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I’ve been a Mac user for more than a decade. But my next computer will run Windows.
I want a computer that can power the Oculus Rift virtual reality headset when it comes out for consumers later this quarter — and Oculus won’t support the Mac, because the team wants to focus on Windows for now.
I’m psyched about virtual reality, and this feels like a major product that will create a vibrant and long-lasting platform. Sure, it will arrive on the market after Google Cardboard, which has built up a respectable ecosystem of apps and low-cost headsets, and it’s not as portable as, say, the Samsung Gear VR, but it’s clear that Facebook cares about this launch, following the $2 billion Oculus acquisition.
Sure, I could order one of the “Oculus-ready PCs” that Facebook is pointing to on the Oculus website. But then I won’t really learn much. I want to have an excellent understanding of how computers work.
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So I’ve decided that I’m going to build this PC myself. It feels like a rite of passage here in the Bay Area, and now it’s time for me to do it.
I’m going to outfit this rig with exactly the components I want, and nothing unnecessary.
I’ll get a GTX 970 graphics card (the minimum recommended one) and an Intel Skylake Core i5 chip. I want a fast solid-state drive to store the operating system elements and start games quickly, and I want a hard disk drive for storing pretty much everything else. I have my memory, motherboard, power supply, case, monitor, keyboard, mouse, and Wi-Fi adapter picked out too. And I know I’ll get Windows 10 Home (64 bit).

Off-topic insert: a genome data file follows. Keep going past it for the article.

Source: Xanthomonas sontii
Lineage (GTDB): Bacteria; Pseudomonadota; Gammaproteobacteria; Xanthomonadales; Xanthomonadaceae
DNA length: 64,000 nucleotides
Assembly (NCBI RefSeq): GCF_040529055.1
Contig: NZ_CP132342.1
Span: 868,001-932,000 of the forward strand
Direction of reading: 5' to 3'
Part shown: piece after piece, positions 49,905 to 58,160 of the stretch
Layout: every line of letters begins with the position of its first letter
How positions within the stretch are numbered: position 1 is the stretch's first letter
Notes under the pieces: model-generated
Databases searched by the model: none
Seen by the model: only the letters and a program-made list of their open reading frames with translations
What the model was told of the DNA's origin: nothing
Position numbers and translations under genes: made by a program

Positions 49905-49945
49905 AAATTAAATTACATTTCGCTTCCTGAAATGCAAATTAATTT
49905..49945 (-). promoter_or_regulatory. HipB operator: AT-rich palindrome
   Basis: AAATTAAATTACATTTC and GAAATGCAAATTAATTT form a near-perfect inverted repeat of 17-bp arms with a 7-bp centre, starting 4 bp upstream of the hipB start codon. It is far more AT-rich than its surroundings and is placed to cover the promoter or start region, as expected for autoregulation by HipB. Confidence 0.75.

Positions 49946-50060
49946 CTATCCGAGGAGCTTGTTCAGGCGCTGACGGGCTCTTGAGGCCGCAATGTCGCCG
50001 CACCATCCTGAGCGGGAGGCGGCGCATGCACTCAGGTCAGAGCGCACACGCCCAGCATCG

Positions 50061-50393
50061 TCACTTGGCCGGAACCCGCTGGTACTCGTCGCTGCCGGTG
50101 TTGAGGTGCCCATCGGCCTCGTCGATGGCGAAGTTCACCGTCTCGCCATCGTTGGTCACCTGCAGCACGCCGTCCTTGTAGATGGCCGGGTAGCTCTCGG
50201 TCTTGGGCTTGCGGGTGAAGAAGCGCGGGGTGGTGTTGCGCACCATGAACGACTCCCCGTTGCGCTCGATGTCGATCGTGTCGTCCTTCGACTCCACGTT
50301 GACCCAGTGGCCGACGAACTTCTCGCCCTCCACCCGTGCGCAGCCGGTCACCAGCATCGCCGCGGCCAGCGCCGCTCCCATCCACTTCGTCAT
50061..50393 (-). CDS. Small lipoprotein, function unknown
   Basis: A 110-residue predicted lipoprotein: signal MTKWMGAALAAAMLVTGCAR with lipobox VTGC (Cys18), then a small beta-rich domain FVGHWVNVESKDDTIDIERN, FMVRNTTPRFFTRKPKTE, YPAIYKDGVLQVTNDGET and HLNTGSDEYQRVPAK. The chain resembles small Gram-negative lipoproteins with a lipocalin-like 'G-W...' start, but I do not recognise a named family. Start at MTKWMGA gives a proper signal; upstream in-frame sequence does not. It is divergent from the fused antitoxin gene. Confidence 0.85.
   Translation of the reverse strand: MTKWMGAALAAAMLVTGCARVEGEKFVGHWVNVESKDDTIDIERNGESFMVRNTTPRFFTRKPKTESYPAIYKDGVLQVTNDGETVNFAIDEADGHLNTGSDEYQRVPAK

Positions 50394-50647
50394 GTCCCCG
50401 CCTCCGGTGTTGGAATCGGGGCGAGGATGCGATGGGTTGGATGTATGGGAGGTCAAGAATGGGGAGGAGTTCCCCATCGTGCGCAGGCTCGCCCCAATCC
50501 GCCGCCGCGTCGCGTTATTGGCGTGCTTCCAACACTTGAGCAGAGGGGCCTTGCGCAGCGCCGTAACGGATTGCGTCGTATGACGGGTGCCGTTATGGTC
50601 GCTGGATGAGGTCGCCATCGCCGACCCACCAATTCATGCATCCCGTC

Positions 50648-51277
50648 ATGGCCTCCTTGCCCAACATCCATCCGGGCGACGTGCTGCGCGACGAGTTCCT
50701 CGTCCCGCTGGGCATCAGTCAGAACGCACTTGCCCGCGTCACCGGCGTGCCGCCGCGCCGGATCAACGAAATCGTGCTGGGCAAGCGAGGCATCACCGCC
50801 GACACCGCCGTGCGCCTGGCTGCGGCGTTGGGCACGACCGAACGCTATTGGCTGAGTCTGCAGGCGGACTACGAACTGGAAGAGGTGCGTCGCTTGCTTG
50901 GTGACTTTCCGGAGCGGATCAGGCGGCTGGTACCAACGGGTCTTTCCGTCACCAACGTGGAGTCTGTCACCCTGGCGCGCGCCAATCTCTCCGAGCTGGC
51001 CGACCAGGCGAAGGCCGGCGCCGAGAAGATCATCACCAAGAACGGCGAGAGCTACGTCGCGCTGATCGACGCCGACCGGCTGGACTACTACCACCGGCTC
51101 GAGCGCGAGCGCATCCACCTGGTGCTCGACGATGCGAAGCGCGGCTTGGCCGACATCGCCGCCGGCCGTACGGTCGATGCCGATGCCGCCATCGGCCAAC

So I’m looking forward to strolling into the Fry’s in San Jose and buying everything I’ll need — and then sitting down in the living room and putting it all together.
And then I’ll buy an Oculus Rift, once it’s available.
I’ll be able to do so much.
What I’m excited about
I’m excited to see how Facebook builds on the existing Oculus Social Alpha app and offers up a real social network in VR. Facebook now boasts 1.55 billion monthly active users around the world, and many people I actually know are on it, meaning that Facebook on Oculus will feel like less of a new social network and more like a familiar place.
I’m super-excited about playing Minecraft on Oculus. I can see it now — just hanging out in my living room and building stuff.
And the Oculus Touch controllers are fascinating to me, even if they’ll be shipping a few months after the Oculus comes out. Apparently they’ll make for a truly novel gaming experience.
Beyond games, though, I want to use the special controllers to design things with the “digital clay” of Oculus Medium.
Really, I want to explore as much of the Oculus Store as I can. I want to see how developers evolve their apps for Oculus over time.
I wonder how many other people are building PCs just to use the Oculus Rift. I wonder if the consumer release of the device will trigger a perceptible rise in chip sales.
It’ll take a while to figure that out. For now, the more pressing thought is when exactly I’ll be able to turn on my Oculus Rift with my home-brewed PC for the first time.
It’s possible that I’m getting in on Oculus too early and that I’ll regret paying so much money for a fancy rig. But I can’t think of a better excuse to build a computer. If I don’t do it now, I might never do it.
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